Kids with knives - a closer look at Denmark's forest kindergartens
Have we become overly protective of our children?
Last night my husband and I stumbled across this video. It was titled "The Danish School Where Children Play With Knives". This isn't the first time we've had a conversation about young kids being taught how to use sharp knives properly.
The forest kindergartens of Denmark allow children to roam freely in the forests and learn about nature while playing and exploring. About 10% of preschools in Denmark use forests as their schools no matter what the weather is like outside. Come sunshine, snow, rain or snow those kids are out there learning.
Read more: Tiger mom, helicopter mom or free-range parent?
There are no fences or boundaries for the kids but they learn to know their limits. And while they are allowed to climb and explore to their hearts content they are not unsupervised. These forest kindergartens are often run by pedagogues who have university degrees in human development, so this isn't just some hippie concept.
Outdoor education specialist, Jane Williams-Siegfredsen says: "Many cultures like to wrap their children up in cotton wool. I don't think that's about a lack of love here for children by their parents. They see it in a different way, that children should have the chance to be free".
The kids are also taught how to whittle with sharp knives, Williams-Siegfredsen insists that this is not dangerous, "the children have used how to use the knives properly. So it's not a weapon, it's a tool."
At one point in the video, a boy climbs a particularly high tree and the pedagogue in charge is asked about his approach to safety. "You have to use your brain. And you have to trust that the kids can take care of themselves." Young Matti, by this point is high up in the tree, and is asked if he is afraid of anything and he confidently says no.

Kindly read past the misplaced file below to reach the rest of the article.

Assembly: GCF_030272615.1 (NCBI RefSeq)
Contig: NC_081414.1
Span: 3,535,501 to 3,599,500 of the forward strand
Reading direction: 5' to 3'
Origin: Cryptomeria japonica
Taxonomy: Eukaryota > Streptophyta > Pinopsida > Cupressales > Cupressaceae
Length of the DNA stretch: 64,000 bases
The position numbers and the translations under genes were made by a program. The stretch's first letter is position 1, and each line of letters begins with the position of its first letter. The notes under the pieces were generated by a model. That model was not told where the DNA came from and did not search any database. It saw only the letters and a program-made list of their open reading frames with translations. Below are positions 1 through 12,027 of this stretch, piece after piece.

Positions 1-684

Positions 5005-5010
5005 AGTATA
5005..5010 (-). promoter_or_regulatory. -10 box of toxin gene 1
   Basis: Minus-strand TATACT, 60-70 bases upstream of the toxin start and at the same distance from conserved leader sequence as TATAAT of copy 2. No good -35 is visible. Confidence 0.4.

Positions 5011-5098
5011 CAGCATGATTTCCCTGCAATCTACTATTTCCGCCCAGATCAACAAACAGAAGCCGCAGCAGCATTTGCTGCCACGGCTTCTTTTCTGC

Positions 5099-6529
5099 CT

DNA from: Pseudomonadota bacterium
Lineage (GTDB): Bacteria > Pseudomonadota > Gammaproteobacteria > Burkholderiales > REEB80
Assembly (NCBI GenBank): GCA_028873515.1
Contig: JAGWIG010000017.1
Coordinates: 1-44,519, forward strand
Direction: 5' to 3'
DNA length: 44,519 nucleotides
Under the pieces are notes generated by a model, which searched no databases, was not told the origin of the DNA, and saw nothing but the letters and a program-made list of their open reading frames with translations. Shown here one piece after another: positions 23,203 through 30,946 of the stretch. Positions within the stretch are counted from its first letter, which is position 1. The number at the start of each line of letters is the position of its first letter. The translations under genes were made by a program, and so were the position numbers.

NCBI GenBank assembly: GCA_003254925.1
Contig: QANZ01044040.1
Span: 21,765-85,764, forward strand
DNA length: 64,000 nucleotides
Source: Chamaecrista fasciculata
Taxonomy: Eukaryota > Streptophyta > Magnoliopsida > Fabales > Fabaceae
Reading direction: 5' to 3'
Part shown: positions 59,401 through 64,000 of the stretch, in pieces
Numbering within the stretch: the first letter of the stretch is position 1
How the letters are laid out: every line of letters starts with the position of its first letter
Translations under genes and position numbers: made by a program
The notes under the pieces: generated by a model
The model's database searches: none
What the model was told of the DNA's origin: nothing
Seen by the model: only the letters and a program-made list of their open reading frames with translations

Read more: Free-range vs helicopter parenting
He says the kids learn to be careful and it's part of their learning. He does admit that sometimes kids do get hurt but that's the way they learn. Only once in 17 years has he had to drive a child to the hospital and that was because a parent had driven over a foot of one of the children.
One of the main reasons parents in Denmark are leaning towards forest kindergartens is because their kids are developing an unhealthy relationship with TV and technology, this provides them with a way to play and experience the outdoors on a daily basis.
Take a look at the video below, it's a bit long at 11 minutes but it's so fascinating:
Watching this I was so impressed and I think my 2-year-old son's personality and curiosity would thrive in an environment like this when he is a bit older and better at listening to instructions. If only we had these in South Africa!
What do you think of forest kindergartens? Would you send your child to one if they had any in South Africa? Send us an email to email@example.com.